Hi Andy I have declared the generic thermostat, but for some reason, the X - Heating automation fails to switch on the geyser. I have set my #64# value in the calendar, and the Scrip goes through all the steps. I think I am missing something in your instructions. Can you look at a trace and check where I am missing some of your steps? Thx for your help.

Hi Andy I have checked the Geyser 2 guest bedroom control thermostat set temperature, and the state attribute is unknown.

The following are declared in my configuration.yaml:

  • platform: generic_thermostat
    name: geyser_2_guest_bedroom_control_thermostat
    heater: switch.sonoff_100178ffbb
    target_sensor: sensor.sonoff_100178ffbb_temperature
    “# min_temp: 15”
    “# max_temp: 21”
    “# ac_mode: false”
    “# target_temp: 17”
    “# cold_tolerance: 0.3”
    “# hot_tolerance: 0”
    “# min_cycle_duration:”
    “# seconds: 5”
    “# keep_alive:”
    “# minutes: 3”
    “# initial_hvac_mode: “off””
    “# away_temp: 16”
    “# precision: 0.1”

I’m not sure if I am declaring the thermostat correctly.

The sensor that controls the thermostat. “geyser_2_geyser_2_guest_bedroom_control_thermostat_measured_temperature” and “sensor.geyser_2_geyser_2_guest_bedroom_control_thermostat_set_temperature” - show an unknown status.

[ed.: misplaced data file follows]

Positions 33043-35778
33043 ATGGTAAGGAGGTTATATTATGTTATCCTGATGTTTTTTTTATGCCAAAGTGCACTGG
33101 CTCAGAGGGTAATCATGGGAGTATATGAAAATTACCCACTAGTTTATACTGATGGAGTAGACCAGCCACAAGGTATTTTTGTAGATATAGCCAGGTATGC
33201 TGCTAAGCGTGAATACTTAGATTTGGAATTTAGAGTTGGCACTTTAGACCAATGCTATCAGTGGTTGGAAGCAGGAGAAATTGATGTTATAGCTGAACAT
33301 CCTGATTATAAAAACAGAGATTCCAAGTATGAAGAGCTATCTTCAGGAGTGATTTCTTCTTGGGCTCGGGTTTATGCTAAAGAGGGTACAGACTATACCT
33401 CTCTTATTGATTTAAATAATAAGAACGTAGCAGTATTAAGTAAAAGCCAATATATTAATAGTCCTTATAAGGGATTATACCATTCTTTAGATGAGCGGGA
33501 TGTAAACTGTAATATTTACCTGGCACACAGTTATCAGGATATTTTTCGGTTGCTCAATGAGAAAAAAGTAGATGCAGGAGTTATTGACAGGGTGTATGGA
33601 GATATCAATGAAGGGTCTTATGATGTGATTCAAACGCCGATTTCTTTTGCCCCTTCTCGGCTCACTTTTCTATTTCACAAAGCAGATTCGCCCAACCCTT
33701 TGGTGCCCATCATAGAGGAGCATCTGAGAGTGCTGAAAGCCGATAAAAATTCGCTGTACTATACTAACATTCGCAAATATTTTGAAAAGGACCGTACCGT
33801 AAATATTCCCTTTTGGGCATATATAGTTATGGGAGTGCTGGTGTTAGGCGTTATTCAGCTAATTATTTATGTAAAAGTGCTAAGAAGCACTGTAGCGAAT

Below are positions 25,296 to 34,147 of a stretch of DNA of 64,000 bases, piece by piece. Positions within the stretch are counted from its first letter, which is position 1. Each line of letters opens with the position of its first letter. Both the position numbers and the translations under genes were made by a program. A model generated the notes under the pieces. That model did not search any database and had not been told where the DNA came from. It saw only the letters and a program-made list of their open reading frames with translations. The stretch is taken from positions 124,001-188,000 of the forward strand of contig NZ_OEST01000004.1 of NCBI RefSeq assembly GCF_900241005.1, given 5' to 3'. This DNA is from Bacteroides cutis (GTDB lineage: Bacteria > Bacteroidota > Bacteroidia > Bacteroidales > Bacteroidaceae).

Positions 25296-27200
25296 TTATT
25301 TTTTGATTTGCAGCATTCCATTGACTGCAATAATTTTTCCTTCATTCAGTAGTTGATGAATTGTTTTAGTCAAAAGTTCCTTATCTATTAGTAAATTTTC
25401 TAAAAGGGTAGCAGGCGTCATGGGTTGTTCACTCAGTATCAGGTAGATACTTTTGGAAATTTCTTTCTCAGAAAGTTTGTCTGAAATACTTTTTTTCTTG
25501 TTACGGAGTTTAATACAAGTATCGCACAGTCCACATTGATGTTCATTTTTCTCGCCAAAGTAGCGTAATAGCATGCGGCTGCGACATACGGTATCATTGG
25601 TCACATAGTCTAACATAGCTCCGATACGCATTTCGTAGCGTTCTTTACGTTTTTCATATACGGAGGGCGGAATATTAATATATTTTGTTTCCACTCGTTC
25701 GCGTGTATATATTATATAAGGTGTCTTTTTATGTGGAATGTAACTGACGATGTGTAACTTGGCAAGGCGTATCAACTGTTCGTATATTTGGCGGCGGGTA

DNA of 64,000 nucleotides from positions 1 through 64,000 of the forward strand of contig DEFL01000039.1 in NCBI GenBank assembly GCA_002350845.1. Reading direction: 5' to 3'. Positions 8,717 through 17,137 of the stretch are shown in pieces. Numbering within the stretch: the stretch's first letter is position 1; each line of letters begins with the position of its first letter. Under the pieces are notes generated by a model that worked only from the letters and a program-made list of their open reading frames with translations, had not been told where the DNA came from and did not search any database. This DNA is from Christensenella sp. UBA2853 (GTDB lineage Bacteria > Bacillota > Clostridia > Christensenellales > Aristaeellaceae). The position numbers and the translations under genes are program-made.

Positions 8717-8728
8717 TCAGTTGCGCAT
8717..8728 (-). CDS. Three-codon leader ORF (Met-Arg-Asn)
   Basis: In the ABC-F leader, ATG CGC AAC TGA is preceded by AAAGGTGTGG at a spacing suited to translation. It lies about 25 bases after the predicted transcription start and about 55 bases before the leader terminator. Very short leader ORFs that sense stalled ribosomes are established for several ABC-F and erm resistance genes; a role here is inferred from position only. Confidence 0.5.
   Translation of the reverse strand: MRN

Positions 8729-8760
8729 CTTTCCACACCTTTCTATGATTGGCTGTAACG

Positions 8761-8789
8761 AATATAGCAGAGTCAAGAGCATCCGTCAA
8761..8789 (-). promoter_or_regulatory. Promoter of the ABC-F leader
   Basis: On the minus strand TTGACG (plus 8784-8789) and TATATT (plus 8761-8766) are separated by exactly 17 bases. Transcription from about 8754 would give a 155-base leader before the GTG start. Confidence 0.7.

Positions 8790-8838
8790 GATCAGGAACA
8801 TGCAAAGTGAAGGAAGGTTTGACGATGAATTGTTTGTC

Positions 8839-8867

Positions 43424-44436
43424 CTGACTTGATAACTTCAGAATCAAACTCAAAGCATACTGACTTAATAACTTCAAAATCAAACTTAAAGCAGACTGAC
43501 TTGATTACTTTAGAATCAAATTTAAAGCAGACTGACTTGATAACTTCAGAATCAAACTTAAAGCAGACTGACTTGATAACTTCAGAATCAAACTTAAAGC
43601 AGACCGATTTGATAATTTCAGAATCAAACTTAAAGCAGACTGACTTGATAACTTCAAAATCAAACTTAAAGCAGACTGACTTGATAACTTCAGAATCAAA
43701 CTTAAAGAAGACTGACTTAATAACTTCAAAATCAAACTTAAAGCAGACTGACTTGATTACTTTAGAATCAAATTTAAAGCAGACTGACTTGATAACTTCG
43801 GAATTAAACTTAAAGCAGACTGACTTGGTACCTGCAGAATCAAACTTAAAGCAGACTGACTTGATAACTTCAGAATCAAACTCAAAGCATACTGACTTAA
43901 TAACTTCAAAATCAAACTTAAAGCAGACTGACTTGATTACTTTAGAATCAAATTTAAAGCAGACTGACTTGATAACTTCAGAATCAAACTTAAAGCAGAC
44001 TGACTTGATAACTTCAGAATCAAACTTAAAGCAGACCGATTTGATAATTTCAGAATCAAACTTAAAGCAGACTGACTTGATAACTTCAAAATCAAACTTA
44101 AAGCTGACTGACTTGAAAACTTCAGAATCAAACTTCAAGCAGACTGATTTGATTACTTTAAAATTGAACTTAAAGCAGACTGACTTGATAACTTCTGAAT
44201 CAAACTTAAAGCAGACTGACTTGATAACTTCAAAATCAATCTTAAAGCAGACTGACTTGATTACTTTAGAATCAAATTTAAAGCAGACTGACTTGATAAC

1. Are you using Fahrenheit temperature? I use Centigrade so you might need to check that tha limits in the input variables are not exceeded.

  2. You should be able to see in the trace whether the automation goes through the branch that sets the temperature to 64. If not, then there is something wrong with the conditions, if so then there is something wrong with the control.

  3. My other debugging tip is to put all the input and control variables in a (test) dashboard so you can best se what is going on and trigger some of the values directly.

Good luck!

I use Centigrade.
I do see all the traces.
I have set up a test dashboard.

The following from AllexIT:

Sonoff TH

Support optional Climate entity that controls Thermostat. You can control low and high temperature values and hvac modes:

heat - lower temp enable switch, higher temp disable switch
cool - lower temp disable switch, higher temp enable switch
dry - change control by humidity with previous low/high switch settings
In dry mode, the Thermostat controls and displays Humidity. But the units are displayed as temperature (Hass limitation).

Thermostat can be controlled only with Cloud connection. Main switch and TH sensors support LAN and Cloud connections.

The thermostat can not switch on the sensor to turn on the heat for the geyser.

1 Like

I cannot comment on your particular thermostat, but with mine it is possible to read the temperature using a template sensor.